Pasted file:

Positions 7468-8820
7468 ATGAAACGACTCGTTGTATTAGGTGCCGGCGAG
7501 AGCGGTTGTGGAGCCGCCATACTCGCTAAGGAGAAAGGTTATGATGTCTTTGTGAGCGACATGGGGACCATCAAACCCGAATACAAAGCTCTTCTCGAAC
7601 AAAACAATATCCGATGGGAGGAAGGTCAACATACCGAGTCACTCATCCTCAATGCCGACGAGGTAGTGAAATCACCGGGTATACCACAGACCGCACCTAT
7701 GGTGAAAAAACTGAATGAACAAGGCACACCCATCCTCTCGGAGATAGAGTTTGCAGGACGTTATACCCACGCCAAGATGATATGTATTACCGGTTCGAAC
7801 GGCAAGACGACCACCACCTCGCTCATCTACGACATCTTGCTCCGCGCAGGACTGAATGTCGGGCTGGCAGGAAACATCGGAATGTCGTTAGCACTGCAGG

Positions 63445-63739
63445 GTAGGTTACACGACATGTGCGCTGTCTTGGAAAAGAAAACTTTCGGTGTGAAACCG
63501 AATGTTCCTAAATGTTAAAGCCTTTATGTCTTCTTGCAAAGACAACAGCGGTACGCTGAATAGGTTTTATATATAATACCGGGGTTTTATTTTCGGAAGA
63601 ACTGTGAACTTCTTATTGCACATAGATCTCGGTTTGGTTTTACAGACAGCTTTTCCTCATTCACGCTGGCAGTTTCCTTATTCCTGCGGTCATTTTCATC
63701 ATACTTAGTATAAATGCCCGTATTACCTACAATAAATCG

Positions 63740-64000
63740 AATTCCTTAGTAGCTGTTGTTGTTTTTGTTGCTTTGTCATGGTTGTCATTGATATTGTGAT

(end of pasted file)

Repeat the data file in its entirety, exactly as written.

Positions 7468-8820
7468 ATGAAACGACTCGTTGTATTAGGTGCCGGCGAG
7501 AGCGGTTGTGGAGCCGCCATACTCGCTAAGGAGAAAGGTTATGATGTCTTTGTGAGCGACATGGGGACCATCAAACCCGAATACAAAGCTCTTCTCGAAC
7601 AAAACAATATCCGATGGGAGGAAGGTCAACATACCGAGTCACTCATCCTCAATGCCGACGAGGTAGTGAAATCACCGGGTATACCACAGACCGCACCTAT
7701 GGTGAAAAAACTGAATGAACAAGGCACACCCATCCTCTCGGAGATAGAGTTTGCAGGACGTTATACCCACGCCAAGATGATATGTATTACCGGTTCGAAC
7801 GGCAAGACGACCACCACCTCGCTCATCTACGACATCTTGCTCCGCGCAGGACTGAATGTCGGGCTGGCAGGAAACATCGGAATGTCGTTAGCACTGCAGG

Positions 63445-63739
63445 GTAGGTTACACGACATGTGCGCTGTCTTGGAAAAGAAAACTTTCGGTGTGAAACCG
63501 AATGTTCCTAAATGTTAAAGCCTTTATGTCTTCTTGCAAAGACAACAGCGGTACGCTGAATAGGTTTTATATATAATACCGGGGTTTTATTTTCGGAAGA
63601 ACTGTGAACTTCTTATTGCACATAGATCTCGGTTTGGTTTTACAGACAGCTTTTCCTCATTCACGCTGGCAGTTTCCTTATTCCTGCGGTCATTTTCATC
63701 ATACTTAGTATAAATGCCCGTATTACCTACAATAAATCG

Positions 63740-64000
63740 AATTCCTTAGTAGCTGTTGTTGTTTTTGTTGCTTTGTCATGGTTGTCATTGATATTGTGAT